Little River - North River Trail

A short drive north of Durham there's a park that promises few crowds and fun trails for hikers and mountain bikers

The last time we went to Rougemont we were going to see a house, and on the way we ended up stuck behind, well, a house. A massive truck was moving this massive house down this tiny country road - a country farmhouse with whitewash peeling off the side boards, scraping past oaks whose branches creeped over the road's narrow shoulder.

We managed to avoid any Rougemont houses this past weekend, making our way to Little River Regional Park & Natural Area, a cooperative conservation park funded by Durham and Orange counties. If by chance we'd actually moved out to Rougemont - if the commute hadn't been so far, if the house hadn't been out of budget, if maybe there'd been a second bathroom in that crazy quirky house on 13 acres with a funky detached shed that was perfect for holing up and writing all afternoon - it was a good chance that I'd have done much of my running at Little River. 

I knew about Little River because of the popular trail race, and McCrae knew about Little River because of the mountain bike trails, but when we pulled into the parking lot McCrae said, "Hey, we've been here before."

"No way. I don't recognize it all."

"No, really, we've hiked here with Ryder before."

"I don't believe you."

I really shouldn't say something like that to McCrae.

In any case we poked around a bit, checked out the playground, the garden area, the bulletin, and the corn crib. Several signs made it quite clear that they weren't joking around; the park closes at 5pm in winter and if you're not out of the parking lot by then - guess what! - you're spending the night in the park. (Separate accounts have confirmed this information; seriously, don't get stuck there late.)

From the wide, paved planet walk with informational signs posted about major objects in our solar system we meandered down the path towards the natural trails with a short stop by the skills section of the mountain bike area. An advanced area is under construction, but McCrae walked me through some of the basic and intermediate obstacles and jumps. Even on a Sunday there were no crowds on the bike trails or hiking trails, so we took our time exploring.

Finally we linked back up with the hiking trail and took Ridge Trail up to North River Trail to do the lollipop route, switching trails at a well-marked area with a map kiosk and orange cones. Ridge trail was not memorable in any way - just a walk in the woods without even much elevation change to make it remarkable. The 15-acre park sits on former tobacco fields, so much of the woods is new growth with skinny little tree trunks clamoring up to soak in the sunshine and crowd out their neighbors.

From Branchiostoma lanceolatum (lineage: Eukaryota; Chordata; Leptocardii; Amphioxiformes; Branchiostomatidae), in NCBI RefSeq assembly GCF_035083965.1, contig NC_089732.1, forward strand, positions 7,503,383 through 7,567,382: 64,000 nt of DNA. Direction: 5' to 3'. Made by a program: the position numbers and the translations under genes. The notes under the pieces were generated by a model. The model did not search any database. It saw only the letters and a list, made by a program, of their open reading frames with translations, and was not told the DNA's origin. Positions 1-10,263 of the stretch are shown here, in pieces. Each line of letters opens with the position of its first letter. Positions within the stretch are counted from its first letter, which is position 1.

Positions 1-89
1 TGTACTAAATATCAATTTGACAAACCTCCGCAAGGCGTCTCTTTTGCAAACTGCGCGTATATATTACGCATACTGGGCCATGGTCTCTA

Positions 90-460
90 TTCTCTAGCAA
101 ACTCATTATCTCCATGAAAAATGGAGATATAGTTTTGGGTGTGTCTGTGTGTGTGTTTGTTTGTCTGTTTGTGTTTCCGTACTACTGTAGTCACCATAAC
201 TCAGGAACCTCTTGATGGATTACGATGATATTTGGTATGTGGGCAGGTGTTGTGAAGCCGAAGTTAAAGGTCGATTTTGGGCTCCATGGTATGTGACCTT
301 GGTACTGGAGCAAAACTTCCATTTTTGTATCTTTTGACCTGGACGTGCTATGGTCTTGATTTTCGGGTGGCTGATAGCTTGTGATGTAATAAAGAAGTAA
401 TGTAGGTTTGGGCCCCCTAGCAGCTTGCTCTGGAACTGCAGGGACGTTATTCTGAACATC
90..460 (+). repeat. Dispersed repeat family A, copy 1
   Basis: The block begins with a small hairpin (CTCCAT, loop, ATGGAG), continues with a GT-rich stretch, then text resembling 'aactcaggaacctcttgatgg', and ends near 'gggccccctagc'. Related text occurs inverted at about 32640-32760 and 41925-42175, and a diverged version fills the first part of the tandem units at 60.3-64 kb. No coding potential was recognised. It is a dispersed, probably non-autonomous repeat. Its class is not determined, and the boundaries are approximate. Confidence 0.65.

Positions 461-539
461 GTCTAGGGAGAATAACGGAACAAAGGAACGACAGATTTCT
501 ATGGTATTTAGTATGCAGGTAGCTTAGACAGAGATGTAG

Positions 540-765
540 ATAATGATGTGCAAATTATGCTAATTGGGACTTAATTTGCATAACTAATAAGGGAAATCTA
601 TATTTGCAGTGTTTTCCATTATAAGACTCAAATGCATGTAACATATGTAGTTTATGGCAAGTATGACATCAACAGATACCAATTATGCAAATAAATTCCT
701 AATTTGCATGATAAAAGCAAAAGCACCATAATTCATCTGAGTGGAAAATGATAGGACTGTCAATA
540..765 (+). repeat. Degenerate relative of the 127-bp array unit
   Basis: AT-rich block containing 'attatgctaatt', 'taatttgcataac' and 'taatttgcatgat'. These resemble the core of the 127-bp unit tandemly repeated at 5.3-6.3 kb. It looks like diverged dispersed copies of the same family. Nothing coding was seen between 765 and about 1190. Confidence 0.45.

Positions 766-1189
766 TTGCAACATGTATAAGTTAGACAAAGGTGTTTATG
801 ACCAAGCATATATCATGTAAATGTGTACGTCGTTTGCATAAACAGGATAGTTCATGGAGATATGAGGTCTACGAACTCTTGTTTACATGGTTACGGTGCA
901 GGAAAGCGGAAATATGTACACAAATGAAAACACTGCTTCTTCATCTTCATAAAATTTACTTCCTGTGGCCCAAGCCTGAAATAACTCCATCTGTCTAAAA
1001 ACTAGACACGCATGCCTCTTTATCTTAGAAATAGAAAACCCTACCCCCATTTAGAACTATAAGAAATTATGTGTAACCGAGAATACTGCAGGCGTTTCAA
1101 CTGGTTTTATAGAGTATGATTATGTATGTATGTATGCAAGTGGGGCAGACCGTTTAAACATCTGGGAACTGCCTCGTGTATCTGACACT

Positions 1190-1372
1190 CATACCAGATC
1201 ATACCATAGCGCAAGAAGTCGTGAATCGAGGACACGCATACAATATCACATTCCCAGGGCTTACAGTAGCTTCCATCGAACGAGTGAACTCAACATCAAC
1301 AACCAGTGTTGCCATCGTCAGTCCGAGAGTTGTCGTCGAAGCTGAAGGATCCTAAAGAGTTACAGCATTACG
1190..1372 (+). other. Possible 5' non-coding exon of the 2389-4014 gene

Little River - Ridge and North River Trails Intersection

The trail along the water was worth the trek though. It was exactly as the name implies - it's a little river with rocks and moss and wide shallow areas where the river lazes past a wooden bench and a few narrow areas where the water gushes white over a short drop. It's quiet, reposed, and familiar in a way that I exclaimed, "Oh yeah, maybe we have been here!"

My bad, McCrae. You were right.

We clamored a bit over rocks to explore the area, McCrae and Ryder running off to hop onto tiny islands in the middle of the river while I played with the camera. Despite the less than exciting trail to get there I'm sure it's a popular spot during summer.

Little River. Okay, who's the genius who finally remembered to buy a filter adapter for the new lens, got it all prepped, and then left that adapter and the ND filters in a different backpack than the one I took for this hike? Oh yeah. That was me. Yay making it work anyways for a less than ideal silky smooth water photo!

Total hiking - out on Ridge trail, around the North River loop trail, and then back down Ridge trail - theoretically put us around 2.88 miles, though my activity tracker claimed I'd hit 6 miles total that morning and the map doesn't give a distance for the planet walk to get to the hiking trails (plus counting putzing around at home before heading out and exploring the mountain bike area, so we'll say I probably hiked a little over 3 miles). The trail itself is easy, but scrambling to get close to the riverbank involves a little sure-footedness, and be careful to leave no trace in this pristine habitat.

Hike it:

Get there: Little River Regional Park & Natural Area
Little River Park Way, Rougemont, NC 27572

Distance: Our hike was about 3 miles, but there are 7+ miles worth of hiking trails and 8 miles of singletrack mountain bike trails at the park.
Our route: From trailhead at parking lot follow planet walk, connect to Ridge trail, take North River loop trail, back down Ridge trail, to planet walk, back to parking lot. (A bit over 3 miles, easy effort)

Dog friendly? Yes, but dogs must be leashed.

Kid friendly? Yes. For younger kids you may just focus on the planet walk and then explore the garden and play on the playground. Older kids may enjoy exploring more trails. Parts of the trail might be boring. For example, getting to and from the river via Ridge Trail was not exciting, but the walk along North River loop trail was very scenic.

Tips: Exercise caution if you venture onto mountain bike trails. Mountain bikers may take the trails very fast; be alert and be aware that you may need to jump out of the way to ensure no one gets hurt. Don't play on obstacles and avoid the mountain bike trails when the trails are wet to help reduce wear and tear on the trails. 
Additionally, this park is a collaboration between Durham and Orange counties. You may need to check both county websites (linked below) for information.

Park Websites: 
1) Eno River/Little River:
2) Durham County site:
3) Orange County site:
4) Additional site:

Trail Map:


Follow my blog with Bloglovin